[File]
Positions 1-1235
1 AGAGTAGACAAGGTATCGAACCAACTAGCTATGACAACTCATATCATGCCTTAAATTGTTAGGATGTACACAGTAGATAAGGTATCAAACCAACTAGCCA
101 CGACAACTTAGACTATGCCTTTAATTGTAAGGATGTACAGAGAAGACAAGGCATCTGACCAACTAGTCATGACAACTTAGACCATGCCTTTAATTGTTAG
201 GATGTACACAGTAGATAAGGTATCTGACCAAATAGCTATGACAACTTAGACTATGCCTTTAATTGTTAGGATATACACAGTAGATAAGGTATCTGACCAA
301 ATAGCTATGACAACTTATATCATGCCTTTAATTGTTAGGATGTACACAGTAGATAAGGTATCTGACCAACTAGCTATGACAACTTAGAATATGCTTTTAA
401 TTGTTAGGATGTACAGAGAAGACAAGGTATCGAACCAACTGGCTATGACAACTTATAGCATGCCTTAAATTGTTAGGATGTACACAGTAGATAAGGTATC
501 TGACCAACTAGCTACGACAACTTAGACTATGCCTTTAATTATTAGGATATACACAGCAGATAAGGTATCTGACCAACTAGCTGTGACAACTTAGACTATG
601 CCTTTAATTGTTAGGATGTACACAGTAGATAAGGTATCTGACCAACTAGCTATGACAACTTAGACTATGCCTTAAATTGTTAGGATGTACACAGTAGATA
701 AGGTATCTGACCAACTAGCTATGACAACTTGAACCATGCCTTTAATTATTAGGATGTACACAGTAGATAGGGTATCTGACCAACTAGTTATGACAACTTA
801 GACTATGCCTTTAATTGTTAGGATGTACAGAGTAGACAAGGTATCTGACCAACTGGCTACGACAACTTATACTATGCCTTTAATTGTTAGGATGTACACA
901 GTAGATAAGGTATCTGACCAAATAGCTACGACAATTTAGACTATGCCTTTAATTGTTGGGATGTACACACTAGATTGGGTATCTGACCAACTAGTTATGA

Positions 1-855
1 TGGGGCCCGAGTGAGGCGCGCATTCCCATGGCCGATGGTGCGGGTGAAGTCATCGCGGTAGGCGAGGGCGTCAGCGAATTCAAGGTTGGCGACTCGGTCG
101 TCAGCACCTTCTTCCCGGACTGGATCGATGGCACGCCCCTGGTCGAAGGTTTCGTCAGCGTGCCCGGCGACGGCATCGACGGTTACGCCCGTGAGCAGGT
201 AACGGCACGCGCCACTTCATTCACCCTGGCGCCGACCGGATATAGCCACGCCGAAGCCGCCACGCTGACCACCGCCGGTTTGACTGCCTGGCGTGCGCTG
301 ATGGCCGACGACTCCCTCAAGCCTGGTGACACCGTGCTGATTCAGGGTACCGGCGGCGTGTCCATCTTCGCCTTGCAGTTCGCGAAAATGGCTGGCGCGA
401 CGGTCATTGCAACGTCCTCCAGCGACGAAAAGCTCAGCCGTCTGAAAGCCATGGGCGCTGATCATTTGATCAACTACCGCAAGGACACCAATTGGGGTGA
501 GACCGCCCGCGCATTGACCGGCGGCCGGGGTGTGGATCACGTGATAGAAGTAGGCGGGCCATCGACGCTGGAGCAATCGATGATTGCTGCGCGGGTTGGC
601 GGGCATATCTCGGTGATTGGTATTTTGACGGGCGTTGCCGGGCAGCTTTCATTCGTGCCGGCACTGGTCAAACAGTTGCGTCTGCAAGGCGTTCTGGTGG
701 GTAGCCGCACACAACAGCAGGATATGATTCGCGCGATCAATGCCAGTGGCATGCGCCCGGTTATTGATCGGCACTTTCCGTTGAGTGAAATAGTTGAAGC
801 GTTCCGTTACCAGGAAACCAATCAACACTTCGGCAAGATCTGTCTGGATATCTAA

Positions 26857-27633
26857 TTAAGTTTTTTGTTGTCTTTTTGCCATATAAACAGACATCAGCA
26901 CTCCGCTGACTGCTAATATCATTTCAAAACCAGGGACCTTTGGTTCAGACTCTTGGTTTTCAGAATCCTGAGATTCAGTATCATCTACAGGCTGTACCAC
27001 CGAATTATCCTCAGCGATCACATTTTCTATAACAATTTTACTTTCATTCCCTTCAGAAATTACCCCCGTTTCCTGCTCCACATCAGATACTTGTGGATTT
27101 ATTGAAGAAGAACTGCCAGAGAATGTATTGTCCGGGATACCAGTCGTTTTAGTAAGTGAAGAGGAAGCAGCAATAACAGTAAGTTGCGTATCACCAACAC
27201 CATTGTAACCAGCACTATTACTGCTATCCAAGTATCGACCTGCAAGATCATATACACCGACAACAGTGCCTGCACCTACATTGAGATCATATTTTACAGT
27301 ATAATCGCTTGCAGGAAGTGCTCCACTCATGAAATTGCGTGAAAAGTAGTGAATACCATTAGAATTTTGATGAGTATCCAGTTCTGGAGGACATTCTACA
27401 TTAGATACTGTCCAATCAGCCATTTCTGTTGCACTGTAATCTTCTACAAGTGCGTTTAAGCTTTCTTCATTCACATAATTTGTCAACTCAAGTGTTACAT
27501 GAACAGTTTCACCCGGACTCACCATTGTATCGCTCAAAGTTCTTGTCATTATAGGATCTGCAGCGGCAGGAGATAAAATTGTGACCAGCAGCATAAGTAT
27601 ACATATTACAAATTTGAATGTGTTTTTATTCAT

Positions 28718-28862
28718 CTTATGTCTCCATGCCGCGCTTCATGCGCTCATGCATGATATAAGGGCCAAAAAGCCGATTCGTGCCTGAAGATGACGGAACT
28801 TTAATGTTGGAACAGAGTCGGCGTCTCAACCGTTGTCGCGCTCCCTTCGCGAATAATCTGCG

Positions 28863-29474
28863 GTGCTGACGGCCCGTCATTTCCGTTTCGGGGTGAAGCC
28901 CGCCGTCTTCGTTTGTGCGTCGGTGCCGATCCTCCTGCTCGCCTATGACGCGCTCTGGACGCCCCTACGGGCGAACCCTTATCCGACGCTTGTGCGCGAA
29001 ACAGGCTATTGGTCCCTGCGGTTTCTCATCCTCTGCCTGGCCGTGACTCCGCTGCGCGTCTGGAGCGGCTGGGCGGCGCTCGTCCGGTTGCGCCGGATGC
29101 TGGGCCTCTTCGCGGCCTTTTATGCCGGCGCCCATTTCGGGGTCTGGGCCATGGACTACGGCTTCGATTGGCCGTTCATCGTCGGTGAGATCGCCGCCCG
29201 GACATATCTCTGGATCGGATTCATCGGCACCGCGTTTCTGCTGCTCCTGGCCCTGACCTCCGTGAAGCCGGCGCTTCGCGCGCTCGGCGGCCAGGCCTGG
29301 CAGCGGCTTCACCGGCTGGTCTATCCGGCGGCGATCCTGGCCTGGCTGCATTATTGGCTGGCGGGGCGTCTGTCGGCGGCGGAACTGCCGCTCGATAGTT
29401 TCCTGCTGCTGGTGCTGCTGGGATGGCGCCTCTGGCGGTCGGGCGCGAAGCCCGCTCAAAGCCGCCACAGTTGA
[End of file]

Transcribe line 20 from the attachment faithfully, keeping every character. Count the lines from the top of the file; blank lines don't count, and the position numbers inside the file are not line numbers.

701 GTAGCCGCACACAACAGCAGGATATGATTCGCGCGATCAATGCCAGTGGCATGCGCCCGGTTATTGATCGGCACTTTCCGTTGAGTGAAATAGTTGAAGC